A SCAN TOLD ME I HAVE A BAD THROTTLE SENSOR. COULD IT JUST BE A LOOSE WIRE, AND HOW CAN I FIND IT?
2004 Nissan Maxima
March, 22, 2012 AT 2:16 PM
How hard and costly is it to replace a bad throttle sensor? I had a hard impact and was wondering if something just got knocked lose. What other reason could have caused the whole sensor to fail. I was thinking maybe a wire was loose, and need to know where to check first before buying the part.
The fault didn't say the sensor was bad. It said the voltage was too high or too low. Sensors are only responsible for setting codes about half the time. You're one of the few people who are right to suspect wiring problems first. Measure the voltages on the sensor wires by back-probing through the back of the connector while it's still plugged in, then holler back with those numbers.
March, 22, 2012 AT 4:08 PM
I suspected a wire problem because I had a wreck at a low speed when a tree fell into the road in front of me and I had no time to stop. I felt like it jarred something loose, rather than messing up a sensor. A scan at an Autozone revealed a code 1122, throttle position sensor. Where are the sensor wires located, in front of the flex tube? How do I check the voltage, do I put the positive to the wire and just ground the negative somewhere?
March, 22, 2012 AT 4:17 PM
The engine surges, if that helps you any.
March, 22, 2012 AT 5:02 PM
I can't find a decent picture of the sensor but it appears to be part of a larger black plastic housing on the side of the throttle body assembly. There should be three wires going to it.
Ground the black meter lead to the battery negative post or a paint-free spot on the engine. Poke the red probe through the rubber weather seal on the connector. You can use a stretched-out paper clip too if necessary. What you should find is one wire reads about 0.2 volts, one reads 5.0 volts, and the middle one will read from approximately 0.5 at idle to 4.5 volts at wide-open-throttle.
If that middle signal wire always reads close to 5 volts, the ground wire is open, (broken). If it always reads near 0 volts, the 5.0 volt feed wire is open. The signal wire is a little trickier. If it is open, the voltage swing will be correct at the sensor but at the computer it is designed to be "pulled up" to 5 volts or "pulled down" to 0 volts to force the computer to detect the problem and set a code.
The easiest way to check the sensor's operation is with a scanner that displays live data. You can simply sit in the car and work the gas pedal while watching the TPS voltage. If it swings normally from 0.5 to 4.5 volts, all of the wires and sensor are okay.
I just looked up the exact fault code description: P1122 Throttle Position (TP) Sensor Inconsistent With MAF Sensor Low Voltage
That doesn't indicate a defective sensor, ... Exactly. It means the two sensors don't agree on some engine operating condition. The MAF sensor reports incoming air by weight which is low during idle. The throttle has to be closed and the TPS reading should be near 0.5 volts. The TPS is a relatively simple mechanical device that for the most part can develop an intermittent connection between its movable contact and the carbon strip it rides on, but the MAF sensor has a bunch of electronic circuitry inside so it is more likely to develop a problem like what the fault code is describing. Either sensor can cause an intermittent problem too. The fault code should always be recorded, as you did, then for intermittent problems, it should be erased after any repairs to see if it comes back. Codes will be set by unplugging any sensor while the ignition switch is in the "run" position too so do any work in checking connector pins with the switch off.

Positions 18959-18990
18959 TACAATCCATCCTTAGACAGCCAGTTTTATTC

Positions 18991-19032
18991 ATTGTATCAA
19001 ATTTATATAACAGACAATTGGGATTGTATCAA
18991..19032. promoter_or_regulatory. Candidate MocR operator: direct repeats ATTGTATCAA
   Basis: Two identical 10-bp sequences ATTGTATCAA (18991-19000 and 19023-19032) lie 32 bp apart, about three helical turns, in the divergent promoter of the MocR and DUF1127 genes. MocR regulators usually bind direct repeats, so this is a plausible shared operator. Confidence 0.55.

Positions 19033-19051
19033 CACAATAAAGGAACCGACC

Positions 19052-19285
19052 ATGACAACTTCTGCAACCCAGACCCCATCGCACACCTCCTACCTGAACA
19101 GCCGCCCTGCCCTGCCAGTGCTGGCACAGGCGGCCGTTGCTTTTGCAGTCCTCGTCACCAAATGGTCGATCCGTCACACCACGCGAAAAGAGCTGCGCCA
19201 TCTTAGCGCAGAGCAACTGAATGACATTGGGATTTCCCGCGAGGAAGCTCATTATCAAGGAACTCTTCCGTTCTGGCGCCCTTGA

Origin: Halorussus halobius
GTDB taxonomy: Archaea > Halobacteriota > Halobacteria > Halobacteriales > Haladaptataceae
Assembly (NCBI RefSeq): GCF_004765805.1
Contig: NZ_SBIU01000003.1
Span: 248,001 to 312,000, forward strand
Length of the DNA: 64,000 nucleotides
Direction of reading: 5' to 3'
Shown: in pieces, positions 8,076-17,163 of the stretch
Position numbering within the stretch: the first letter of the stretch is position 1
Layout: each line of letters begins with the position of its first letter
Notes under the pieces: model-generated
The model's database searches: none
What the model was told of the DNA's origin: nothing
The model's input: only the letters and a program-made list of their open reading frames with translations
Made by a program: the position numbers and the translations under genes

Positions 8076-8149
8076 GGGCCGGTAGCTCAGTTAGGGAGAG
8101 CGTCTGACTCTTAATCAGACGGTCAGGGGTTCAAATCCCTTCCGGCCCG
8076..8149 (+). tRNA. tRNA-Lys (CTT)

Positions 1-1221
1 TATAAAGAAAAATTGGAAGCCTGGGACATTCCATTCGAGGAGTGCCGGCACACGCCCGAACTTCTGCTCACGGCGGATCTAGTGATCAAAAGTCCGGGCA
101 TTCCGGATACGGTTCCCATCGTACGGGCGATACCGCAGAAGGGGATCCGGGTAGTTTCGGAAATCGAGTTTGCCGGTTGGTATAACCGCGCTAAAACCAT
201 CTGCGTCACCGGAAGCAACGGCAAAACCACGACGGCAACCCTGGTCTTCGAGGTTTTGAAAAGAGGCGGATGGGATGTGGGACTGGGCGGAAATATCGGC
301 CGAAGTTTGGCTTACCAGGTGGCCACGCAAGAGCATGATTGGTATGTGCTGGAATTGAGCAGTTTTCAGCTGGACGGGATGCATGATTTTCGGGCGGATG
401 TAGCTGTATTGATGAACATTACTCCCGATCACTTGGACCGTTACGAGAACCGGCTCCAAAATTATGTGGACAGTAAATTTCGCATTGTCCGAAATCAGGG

Given the code and the history of events, you might look closer at the tube between the mass air flow sensor and the throttle body. Any gap in that tube that lets fresh air in will cause a problem. The throttle blade will be open allowing more air in, but if any air goes in that doesn't go through the MAF, the computer won't know about it and won't command sufficient fuel to go with that air. Based on the throttle position sensor's voltage reading, the computer expects to see a corresponding air flow reading from the mass air flow sensor. THAT is the discrepancy the fault code is referring to.
March, 22, 2012 AT 5:40 PM
2x2 inch hole in right above air filter in housing, in front of the MAF sensor, would that cause the problem?
March, 22, 2012 AT 6:44 PM
Absolutely, but only if it is after the mass air flow sensor. With a hole that big, it's surprising the engine would get any gas at all and run.
March, 22, 2012 AT 7:32 PM
It is in front of maf sensor. Is that sensor comin to go out? Maybe the peace of plastic got stuck n throttle body how far does that open. Trouble shoten driven me craze.
March, 22, 2012 AT 7:49 PM
Plus I unpluged the bank one o2 sensor the one that is in the exhaust manifold under the heat sheild an it ran perfect?So I thought it was that be for the scan.?
March, 22, 2012 AT 8:41 PM
There can't be any leak between the MAF sensor and the throttle body.
As for the oxygen sensor, it only detects unburned oxygen and if there's too much of that, it's going to instruct the computer to alter fuel metering. By unplugging it, while it will change how the engine runs, it's simply eliminating some of the information the computer uses to base those calculations. Those sensors don't even work at all until they get up to 600 degrees, so if the sensor was the problem, the engine would run fine for the first minute or two.
March, 22, 2012 AT 8:49 PM
That sensor is considered an oxygen sensor but one picture I saw said it was air to fuel ratio sensor, when I unplugged it, it ran good till car warmed up. Then went back to what it was doing before. Would that sensor cause the scan tool to throw the other code? Also, the picture of the tbs in on partsgeek. Com, if you need it.